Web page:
Man wanted police to shoot him dead
A SUICIDAL man who sparked an eight-hour armed siege in the hope police marksmen would shoot him has been jailed for three years.Police and paramedics were called to Exning Road, Newmarket, after Richard Horrex fired an air rifle from an upstairs window at his home at a passing taxi driver.
A SUICIDAL man who sparked an eight-hour armed siege in the hope police marksmen would shoot him has been jailed for three years.
Police and paramedics were called to Exning Road, Newmarket, after Richard Horrex fired an air rifle from an upstairs window at his home at a passing taxi driver.
A pellet had hit the windscreen of Paul Carlton's taxi, and when he had got out of his vehicle to complain, Horrex pointed the air rifle at him and fired another shot, Richard Kelly, prosecuting, told Ipswich Crown Court,
Mr Carlton was hit in the stomach and, crouching down, struggled to stagger back to his taxi, when 55-year-old Horrex fired the rifle at him again.
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The injured taxi driver managed to drive 150 yards down the road and alerted the emergency services.
Paramedics who arrived at the scene were also fired at by Horrex as they tried to tend Mr Carlton's wound by the roadside. None of the pellets hit the crew, although the ambulance was damaged.
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At one stage Mr Carlton and the ambulance crew had to run round the side of the ambulance to take cover from the shots. They then attempted to keep other people out of the area.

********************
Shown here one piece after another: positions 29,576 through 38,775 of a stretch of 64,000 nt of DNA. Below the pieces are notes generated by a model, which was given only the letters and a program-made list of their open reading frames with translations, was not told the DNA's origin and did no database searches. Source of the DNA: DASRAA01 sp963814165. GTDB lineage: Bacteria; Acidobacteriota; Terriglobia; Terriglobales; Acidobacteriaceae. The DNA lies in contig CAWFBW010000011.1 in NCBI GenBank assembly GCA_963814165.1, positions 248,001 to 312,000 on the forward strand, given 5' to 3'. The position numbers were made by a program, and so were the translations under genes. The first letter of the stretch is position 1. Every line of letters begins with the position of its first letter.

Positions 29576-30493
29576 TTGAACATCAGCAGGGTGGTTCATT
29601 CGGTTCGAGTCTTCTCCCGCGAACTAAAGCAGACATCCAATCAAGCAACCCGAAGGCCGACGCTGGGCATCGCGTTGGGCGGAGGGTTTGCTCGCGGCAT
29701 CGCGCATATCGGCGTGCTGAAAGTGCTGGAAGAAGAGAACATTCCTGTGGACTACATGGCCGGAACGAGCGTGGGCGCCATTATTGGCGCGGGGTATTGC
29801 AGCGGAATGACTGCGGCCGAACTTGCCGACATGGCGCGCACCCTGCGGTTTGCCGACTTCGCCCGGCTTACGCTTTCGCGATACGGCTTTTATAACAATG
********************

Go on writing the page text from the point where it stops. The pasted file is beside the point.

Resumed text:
Armed police arrived at the scene and a siege lasting eight hours had followed.
Officers wearing body armour and carrying shields surrounded Horrex's house, but he continued firing shots at police vehicles, causing damage.
Mr Kelly said during the siege Horrex had alternated between shouting abuse at the officers and then calling the police negotiator “mate”. Horrex appeared from his house and told a neighbour that the police were going to shoot him, and asked the neighbour to look after his dog.
Eventually, Horrex came outside and was arrested after an armed officer fired a rubber bullet at him.
Greg Perrins, mitigating, said Horrex suffered from depression, had alcohol abuse problems and financial worries.
On the day in question Horrex had seen a picture of his former wife with her new husband in a newspaper and it had “tipped him over the edge”.
Mr Perrins added: “He didn't want to injure anyone. He wanted to end his own life and thought the best way to do that was to provoke the police into shooting him.”